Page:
To send a message, it is time to ban Chinese firms from India’s 5G trials
China wants diplomatic normalcy, while being militarily aggressive. For India, that is entirely unacceptable
It is now obvious that the moves by the People’s Liberation Army (PLA) in eastern Ladakh this summer were premeditated, planned and smoothly executed. This comes through when you consider the strength of the troops involved as well as the multiple locations where action has been seen. There were certain military objectives set out for PLA and at least some, if not all, of those have been achieved. In the process, China has violated many of the agreements with India on the maintenance of peace and tranquillity on the border. Having done so, China has indicated that it is neither going to vacate its military aggression nor restore the status quo ante. Several rounds of diplomatic as well as military negotiations aimed at de-escalating the situation in the western sector of the India-China border have proved this.
From the statements of Chinese diplomatic envoys as well as other interlocutors, with whom this writer has had the opportunity to interact virtually, China’s diplomatic game plan is also becoming apparent. Having accomplished much that it had planned militarily on the ground, China intends to make these positions permanent and amass the gains. Simultaneously, it will do all it can to ensure that the rest of the India-China relationship continues its normal course and that it is business-as-usual in economic relations, in people-to-people exchanges and in multilateral engagements. That is its game plan. Chinese diplomacy fully intends and hopes to reach this goal. If it is allowed to do so, it will truly be a win-win for China.
If China accomplishes this diplomatic objective vis-à-vis India, it will be able to show the world that India has accepted the new military realities on the ground in Ladakh. By extension, other countries should not worry about the implications of China’s moves on its border with India and about aggressive Chinese behaviour. It will also cement China’s pre-eminent position in the Asian pecking order.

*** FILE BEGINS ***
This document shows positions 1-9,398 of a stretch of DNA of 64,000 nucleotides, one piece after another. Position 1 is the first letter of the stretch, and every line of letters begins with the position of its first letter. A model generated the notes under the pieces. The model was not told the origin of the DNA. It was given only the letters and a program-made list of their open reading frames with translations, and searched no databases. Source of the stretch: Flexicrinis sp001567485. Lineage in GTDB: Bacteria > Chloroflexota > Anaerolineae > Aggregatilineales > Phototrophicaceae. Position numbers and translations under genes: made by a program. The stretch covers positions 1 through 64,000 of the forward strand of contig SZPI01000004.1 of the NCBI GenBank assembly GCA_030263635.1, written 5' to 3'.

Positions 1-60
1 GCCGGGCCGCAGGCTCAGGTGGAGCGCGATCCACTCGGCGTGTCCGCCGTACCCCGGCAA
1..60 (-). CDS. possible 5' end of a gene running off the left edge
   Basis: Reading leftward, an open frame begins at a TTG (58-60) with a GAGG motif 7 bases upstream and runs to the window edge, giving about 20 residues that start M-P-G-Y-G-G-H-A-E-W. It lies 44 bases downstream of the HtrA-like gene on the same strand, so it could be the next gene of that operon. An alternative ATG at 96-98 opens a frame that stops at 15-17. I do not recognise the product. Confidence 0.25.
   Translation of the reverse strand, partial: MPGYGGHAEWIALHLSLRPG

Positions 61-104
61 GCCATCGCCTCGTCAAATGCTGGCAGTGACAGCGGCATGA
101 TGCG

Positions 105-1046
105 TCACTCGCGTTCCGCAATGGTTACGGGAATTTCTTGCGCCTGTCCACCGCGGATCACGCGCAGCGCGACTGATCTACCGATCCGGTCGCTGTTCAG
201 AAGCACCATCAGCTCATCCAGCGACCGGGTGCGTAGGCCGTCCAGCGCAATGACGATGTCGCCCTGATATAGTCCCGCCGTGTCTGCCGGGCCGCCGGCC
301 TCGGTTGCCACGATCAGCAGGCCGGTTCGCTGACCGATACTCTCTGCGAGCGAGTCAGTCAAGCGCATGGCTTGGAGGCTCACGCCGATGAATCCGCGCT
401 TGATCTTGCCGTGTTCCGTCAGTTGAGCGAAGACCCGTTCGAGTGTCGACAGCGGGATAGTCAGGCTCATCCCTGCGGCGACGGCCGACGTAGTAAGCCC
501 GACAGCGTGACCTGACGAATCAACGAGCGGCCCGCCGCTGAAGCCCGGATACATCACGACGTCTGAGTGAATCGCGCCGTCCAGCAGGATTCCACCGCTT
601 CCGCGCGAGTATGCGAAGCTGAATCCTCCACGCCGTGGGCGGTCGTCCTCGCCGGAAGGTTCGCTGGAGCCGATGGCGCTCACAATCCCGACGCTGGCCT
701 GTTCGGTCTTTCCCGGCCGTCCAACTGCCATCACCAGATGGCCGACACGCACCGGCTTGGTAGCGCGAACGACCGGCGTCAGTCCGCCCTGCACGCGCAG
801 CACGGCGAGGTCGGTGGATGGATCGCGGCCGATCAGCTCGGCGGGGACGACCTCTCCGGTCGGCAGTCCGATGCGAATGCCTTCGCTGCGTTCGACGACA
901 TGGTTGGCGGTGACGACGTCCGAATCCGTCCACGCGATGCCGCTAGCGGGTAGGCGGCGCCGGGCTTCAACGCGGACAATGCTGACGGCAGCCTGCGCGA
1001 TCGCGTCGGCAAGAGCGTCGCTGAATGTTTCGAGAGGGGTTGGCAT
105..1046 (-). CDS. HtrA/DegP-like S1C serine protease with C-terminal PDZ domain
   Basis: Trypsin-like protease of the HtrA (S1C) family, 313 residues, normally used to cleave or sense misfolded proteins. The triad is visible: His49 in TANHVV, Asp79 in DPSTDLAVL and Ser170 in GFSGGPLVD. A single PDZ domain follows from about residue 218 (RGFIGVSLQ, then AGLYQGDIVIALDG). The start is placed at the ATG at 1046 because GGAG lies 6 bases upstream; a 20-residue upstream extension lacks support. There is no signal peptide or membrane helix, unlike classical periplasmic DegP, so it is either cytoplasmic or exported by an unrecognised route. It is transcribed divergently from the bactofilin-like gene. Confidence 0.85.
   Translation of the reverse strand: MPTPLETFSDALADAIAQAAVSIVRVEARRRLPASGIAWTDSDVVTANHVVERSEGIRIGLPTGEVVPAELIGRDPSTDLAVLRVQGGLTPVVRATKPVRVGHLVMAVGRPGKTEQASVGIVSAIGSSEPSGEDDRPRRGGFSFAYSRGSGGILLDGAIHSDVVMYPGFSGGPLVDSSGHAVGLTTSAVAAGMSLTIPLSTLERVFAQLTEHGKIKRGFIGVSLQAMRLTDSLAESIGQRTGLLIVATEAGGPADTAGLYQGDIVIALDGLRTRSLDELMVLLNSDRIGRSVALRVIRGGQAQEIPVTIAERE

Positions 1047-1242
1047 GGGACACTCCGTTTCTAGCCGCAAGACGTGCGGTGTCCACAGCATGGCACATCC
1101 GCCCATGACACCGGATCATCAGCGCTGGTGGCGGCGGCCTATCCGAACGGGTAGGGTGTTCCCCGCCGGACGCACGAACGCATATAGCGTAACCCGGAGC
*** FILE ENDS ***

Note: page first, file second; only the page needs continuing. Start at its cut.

Incidentally, this has also been China’s playbook in the South China Sea and has been pursued with finesse and success there. It is only now that the United States (US) is beginning to challenge such obviously unacceptable actions, even as countries in the region continue to be diplomatically bogged down with negotiating a code of conduct while China merrily continues with its armed military aggression.
A further implication for India if it were to quietly acquiesce in this Chinese game plan is that there will be nothing to stop PLA from repeating its actions later this year, or next year or the next. This will merely be in line with Chinese activities elsewhere. We must be clear-headed and practical to see through Beijing’s military-diplomatic manoeuvres.
Former Chinese ambassadors, retired PLA officers as well as international relations experts that I have had occasion to interact with, repeatedly stated that China does not view India as a strategic enemy. Hence, the argument goes, the rest of the India-China relationship should be normalised as soon as possible, particularly as this is the 70th anniversary year of the establishment of diplomatic ties. In response, when they were told that if this was indeed the case, then China should find it easy to restore the status quo ante in Ladakh, there was stony silence from them.
For all these reasons, it is of utmost importance for India to send a clear message to China, that we view PLA’s actions in Ladakh as a serious test for the relationship. The tactical inference that India has drawn is that China desires to unilaterally decide where the Line of Actual Control (LAC) lies. The strategic implication is that China is clearly exhibiting that it is the regional hegemon in Asia, that it can do as it pleases in its neighbourhood, and that the 21st century is not an Asian century but solely a Chinese century.
Through the military action in Ladakh, where the Indian Army fought bravely and heroically, New Delhi has conveyed that it does not accept any of these propositions and that it shall stand up to Chinese bullying. Now, New Delhi needs to ensure that China’s diplomatic playbook does not succeed. India-China relations cannot be business-as-usual. The ban on Chinese mobile phone apps, changes in public procurement policies aimed at weeding out Chinese companies, and an added level of scrutiny in India’s investment apparatus are all good first steps.
While China is worried, especially because India’s actions have had a snowballing effect, for example, in the ban on TikTok, it still appears that our message has not been heard loud and clear in Beijing. If peace cannot prevail in the India-China border areas, then the rest of the relationship cannot continue as before. India-China relations will be negatively impacted.
Therefore, New Delhi needs to reinforce this clear-cut position by taking some more steps and measures to amply clarify the revised Indian policy toward China. One of the loudest signals that we can send is to ban Chinese firms from India’s 5G trials and roll-out. New Delhi needs to announce this decision soon.